Regional security, SCO expansion discussed in Moscow at the high-level conference Security and Stability in the SCO Region

Opening the conference, Russian Minister of Foreign Affairs Sergei Lavrov said that the situation in the world is growing more complex.

"The objective emergence of a polycentric world order has been accompanied by the escalation of existing conflicts and the outbreak of new ones, less focus on seeking compromise and mutual understanding, and more confrontational approaches," he said.

"The attempts by certain countries to impose their model of a world order, and use different forms of political, economic and information pressure to control internal political processes in sovereign states from the outside, while ignoring their national, historical and civilisational specifics, are dangerously destabilising," Mr Lavrov said, adding that he hoped that the results of the conference would serve as a good foundation for deepening the wide-ranging practical cooperation between SCO countries, with the participation of interested states and international organisations.

"China's basic approach is that improving the economic situation is the dominant theme of the times and meets the aspirations of the people," Chinese Foreign Minister Wang Yi said. "However, based on factors both at home and abroad, all countries in the region feel the growing pressure and the threat to stable development and security. The growing terrorist threat in Afghanistan, North Africa and the Middle East also has a negative impact."

The Chinese minister said he was confident that the SCO has the potential to play a constructive role in ensuring regional stability.

"It is crucial to consolidate cooperation to promote security and stability and combat drug trafficking, terrorism and organised crime," he said.

Tajik Foreign Minister Sirojiddin Aslov also expressed concern over the threat posed by terrorist organisations.

"A surge in the activity of the Taliban, al Qaeda and other terrorist and extremist groups, illegal armed formations and criminal elements, and especially their spillover into the traditionally calm northern parts of Afghanistan, near the SCO borders, is deeply disturbing," he said.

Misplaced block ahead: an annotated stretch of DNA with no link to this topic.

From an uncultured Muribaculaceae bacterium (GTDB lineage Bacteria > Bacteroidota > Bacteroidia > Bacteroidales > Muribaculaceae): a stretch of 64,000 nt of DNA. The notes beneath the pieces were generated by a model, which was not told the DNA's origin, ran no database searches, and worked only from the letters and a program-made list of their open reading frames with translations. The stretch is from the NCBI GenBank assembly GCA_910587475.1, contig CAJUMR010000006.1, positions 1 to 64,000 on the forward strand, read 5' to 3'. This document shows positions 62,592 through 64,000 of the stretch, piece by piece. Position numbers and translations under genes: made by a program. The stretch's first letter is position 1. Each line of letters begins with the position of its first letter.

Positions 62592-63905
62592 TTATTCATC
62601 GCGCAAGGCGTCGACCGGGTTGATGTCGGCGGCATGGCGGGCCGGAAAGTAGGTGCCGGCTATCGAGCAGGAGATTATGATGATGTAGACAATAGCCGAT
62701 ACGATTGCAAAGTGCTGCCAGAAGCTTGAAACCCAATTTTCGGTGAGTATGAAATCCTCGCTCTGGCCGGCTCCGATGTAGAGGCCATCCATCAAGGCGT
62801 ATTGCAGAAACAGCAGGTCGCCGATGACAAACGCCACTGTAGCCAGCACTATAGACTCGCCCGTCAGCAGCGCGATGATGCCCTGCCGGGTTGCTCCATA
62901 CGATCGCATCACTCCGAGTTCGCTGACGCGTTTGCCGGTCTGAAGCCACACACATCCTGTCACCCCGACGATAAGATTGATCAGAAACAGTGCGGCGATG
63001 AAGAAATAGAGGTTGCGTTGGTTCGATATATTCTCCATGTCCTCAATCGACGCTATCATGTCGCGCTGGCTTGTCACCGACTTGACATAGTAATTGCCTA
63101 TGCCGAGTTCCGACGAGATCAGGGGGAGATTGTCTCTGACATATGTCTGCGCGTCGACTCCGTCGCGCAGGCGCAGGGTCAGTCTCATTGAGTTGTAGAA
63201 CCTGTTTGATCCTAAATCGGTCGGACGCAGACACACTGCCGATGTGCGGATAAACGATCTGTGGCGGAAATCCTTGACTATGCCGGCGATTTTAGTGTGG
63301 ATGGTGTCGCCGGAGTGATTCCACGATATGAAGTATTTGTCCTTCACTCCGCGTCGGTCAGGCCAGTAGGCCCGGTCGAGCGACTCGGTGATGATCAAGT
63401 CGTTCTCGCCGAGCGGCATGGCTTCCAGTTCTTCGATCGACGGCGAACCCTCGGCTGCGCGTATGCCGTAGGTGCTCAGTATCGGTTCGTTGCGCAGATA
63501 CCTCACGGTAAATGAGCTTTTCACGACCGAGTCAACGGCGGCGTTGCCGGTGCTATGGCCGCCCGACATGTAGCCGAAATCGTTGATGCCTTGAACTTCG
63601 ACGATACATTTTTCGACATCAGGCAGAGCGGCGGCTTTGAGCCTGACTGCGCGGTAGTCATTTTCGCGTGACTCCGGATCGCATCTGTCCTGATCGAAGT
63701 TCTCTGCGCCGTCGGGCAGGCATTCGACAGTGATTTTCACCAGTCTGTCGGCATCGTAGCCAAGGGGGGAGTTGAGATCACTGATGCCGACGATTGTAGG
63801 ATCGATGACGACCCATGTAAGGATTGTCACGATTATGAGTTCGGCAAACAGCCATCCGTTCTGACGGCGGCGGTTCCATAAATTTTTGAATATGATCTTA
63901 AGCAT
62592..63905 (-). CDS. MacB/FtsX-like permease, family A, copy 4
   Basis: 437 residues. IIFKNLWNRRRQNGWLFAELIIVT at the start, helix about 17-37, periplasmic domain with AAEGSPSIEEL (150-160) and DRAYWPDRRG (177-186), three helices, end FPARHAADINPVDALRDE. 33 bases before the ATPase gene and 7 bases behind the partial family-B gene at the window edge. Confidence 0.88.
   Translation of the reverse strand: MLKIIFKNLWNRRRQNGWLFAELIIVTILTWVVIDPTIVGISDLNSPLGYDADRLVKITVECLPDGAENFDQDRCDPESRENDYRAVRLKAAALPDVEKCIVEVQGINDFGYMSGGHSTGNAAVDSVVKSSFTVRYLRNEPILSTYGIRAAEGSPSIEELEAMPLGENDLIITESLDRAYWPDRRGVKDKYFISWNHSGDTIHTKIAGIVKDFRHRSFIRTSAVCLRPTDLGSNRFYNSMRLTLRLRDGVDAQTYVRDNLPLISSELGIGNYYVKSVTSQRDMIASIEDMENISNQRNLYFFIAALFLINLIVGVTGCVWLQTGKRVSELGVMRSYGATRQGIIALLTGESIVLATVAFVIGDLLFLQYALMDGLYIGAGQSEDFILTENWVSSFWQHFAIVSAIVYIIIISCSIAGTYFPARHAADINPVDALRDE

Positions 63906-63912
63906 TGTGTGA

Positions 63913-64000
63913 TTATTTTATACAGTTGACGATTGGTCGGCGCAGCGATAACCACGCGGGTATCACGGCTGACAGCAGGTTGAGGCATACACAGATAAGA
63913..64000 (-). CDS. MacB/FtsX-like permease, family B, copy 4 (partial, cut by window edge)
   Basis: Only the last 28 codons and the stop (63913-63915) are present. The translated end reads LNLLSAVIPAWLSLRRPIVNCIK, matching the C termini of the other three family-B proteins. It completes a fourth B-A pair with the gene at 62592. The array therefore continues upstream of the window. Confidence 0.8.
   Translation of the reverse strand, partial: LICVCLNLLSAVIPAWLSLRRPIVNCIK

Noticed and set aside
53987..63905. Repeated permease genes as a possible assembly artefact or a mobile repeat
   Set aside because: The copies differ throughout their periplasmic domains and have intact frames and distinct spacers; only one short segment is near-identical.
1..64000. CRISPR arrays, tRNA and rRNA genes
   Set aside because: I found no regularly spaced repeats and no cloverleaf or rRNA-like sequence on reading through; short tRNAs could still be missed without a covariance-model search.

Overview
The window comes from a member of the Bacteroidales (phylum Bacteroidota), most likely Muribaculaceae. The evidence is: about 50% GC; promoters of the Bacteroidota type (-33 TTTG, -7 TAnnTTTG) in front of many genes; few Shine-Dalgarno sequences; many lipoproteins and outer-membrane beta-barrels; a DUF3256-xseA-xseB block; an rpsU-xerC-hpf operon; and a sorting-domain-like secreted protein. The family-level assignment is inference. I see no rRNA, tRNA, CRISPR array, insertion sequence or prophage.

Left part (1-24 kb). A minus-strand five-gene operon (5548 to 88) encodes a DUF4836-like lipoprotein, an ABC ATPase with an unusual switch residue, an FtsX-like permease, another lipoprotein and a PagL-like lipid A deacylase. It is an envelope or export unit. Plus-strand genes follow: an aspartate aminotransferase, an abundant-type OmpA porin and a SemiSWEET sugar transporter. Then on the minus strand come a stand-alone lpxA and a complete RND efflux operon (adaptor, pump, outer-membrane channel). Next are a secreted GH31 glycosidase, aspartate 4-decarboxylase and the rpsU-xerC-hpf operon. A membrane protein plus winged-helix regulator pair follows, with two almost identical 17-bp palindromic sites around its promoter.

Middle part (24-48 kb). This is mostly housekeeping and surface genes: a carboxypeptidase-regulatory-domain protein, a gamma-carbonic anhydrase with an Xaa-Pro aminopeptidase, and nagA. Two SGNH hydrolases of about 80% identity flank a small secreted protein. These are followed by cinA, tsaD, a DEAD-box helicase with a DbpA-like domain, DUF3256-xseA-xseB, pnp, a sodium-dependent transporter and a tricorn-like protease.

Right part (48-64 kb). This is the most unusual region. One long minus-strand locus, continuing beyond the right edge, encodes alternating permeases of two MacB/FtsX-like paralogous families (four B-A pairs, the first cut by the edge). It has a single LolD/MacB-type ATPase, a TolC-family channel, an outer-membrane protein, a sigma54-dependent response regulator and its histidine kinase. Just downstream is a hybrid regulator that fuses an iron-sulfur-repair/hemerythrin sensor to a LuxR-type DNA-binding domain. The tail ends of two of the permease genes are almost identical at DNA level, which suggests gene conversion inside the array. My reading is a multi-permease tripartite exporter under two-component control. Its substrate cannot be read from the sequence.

Mr Aslov expressed concern about the appearance in the region of supporters of the so-called Islamic State, which works closely with other international terrorist groups, and he proposed developing an array of measures to meet current challenges and threats to regional security.

Kazakh Foreign Minister Erlan Idrissov called for the formation of an SCO expert group to study the Islamic State terrorist group.

A focus of the conference was Afghanistan, which, according to Pakistani Ambassador to Russia Zaheer Aslam Janjua, "is a country of special importance for ensuring regional peace and stability."

Conference participants agreed that the SCO should promote the search for a political settlement in the country. They proposed developing a package of measures to facilitate peace and stability in Afghanistan through close cooperation with the UN and other SCO partners.

The conference also addressed the issue of drug production in Afghanistan, which, according to participants, is a serious problem not only for Afghanistan and its neighbours, but the entire international community.

"We believe it is essential to make every effort to stem the flow of drugs from Afghanistan to other countries," the Tajik minister said. "This objective can be achieved by training effective, professional law enforcement officers in Afghanistan to combat drug trafficking, as well as by establishing close collaboration between the drug control agencies and border troops in SCO member states and Afghan national security forces."

The topic of SCO expansion was also discussed at the conference. In particular, Mr Janjua raised Pakistan's prospective membership in the SCO, noting that Islamabad awaits the organisation's final decision at the Ufa Summit.

Afghan Foreign Minister Salahuddin Rabbani said his country hoped its SCO status would be upgraded.

"We are ready to forge ties with the SCO. We hope that we will be elevated from observer status to the rank of full member. We believe that with full membership we will be able to more actively contribute to achieving SCO goals," he said.

Mr Yi noted that quite a few countries have reaffirmed their interest in joining the SCO. He suggested that Belarus be upgraded to observer status and that Iran play a more active role in the organisation.